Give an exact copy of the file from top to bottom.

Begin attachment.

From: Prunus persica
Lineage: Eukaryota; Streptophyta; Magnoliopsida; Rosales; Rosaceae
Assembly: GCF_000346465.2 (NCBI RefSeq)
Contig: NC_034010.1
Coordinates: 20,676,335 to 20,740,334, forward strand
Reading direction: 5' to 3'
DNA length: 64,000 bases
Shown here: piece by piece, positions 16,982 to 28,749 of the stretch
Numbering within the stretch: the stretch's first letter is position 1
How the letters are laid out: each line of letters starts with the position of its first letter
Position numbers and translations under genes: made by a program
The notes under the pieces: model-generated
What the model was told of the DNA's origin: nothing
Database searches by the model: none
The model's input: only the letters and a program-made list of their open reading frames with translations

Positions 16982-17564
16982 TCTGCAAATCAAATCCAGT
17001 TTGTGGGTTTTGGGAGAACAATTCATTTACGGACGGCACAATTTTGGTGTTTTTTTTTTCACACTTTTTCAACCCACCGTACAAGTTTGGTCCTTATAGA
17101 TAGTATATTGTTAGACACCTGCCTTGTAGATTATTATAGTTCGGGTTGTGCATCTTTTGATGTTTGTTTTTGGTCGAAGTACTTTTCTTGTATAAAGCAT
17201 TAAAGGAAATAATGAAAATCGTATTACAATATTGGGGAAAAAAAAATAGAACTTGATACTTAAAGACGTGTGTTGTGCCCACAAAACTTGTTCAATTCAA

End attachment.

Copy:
From: Prunus persica
Lineage: Eukaryota; Streptophyta; Magnoliopsida; Rosales; Rosaceae
Assembly: GCF_000346465.2 (NCBI RefSeq)
Contig: NC_034010.1
Coordinates: 20,676,335 to 20,740,334, forward strand
Reading direction: 5' to 3'
DNA length: 64,000 bases
Shown here: piece by piece, positions 16,982 to 28,749 of the stretch
Numbering within the stretch: the stretch's first letter is position 1
How the letters are laid out: each line of letters starts with the position of its first letter
Position numbers and translations under genes: made by a program
The notes under the pieces: model-generated
What the model was told of the DNA's origin: nothing
Database searches by the model: none
The model's input: only the letters and a program-made list of their open reading frames with translations

Positions 16982-17564
16982 TCTGCAAATCAAATCCAGT
17001 TTGTGGGTTTTGGGAGAACAATTCATTTACGGACGGCACAATTTTGGTGTTTTTTTTTTCACACTTTTTCAACCCACCGTACAAGTTTGGTCCTTATAGA
17101 TAGTATATTGTTAGACACCTGCCTTGTAGATTATTATAGTTCGGGTTGTGCATCTTTTGATGTTTGTTTTTGGTCGAAGTACTTTTCTTGTATAAAGCAT
17201 TAAAGGAAATAATGAAAATCGTATTACAATATTGGGGAAAAAAAAATAGAACTTGATACTTAAAGACGTGTGTTGTGCCCACAAAACTTGTTCAATTCAA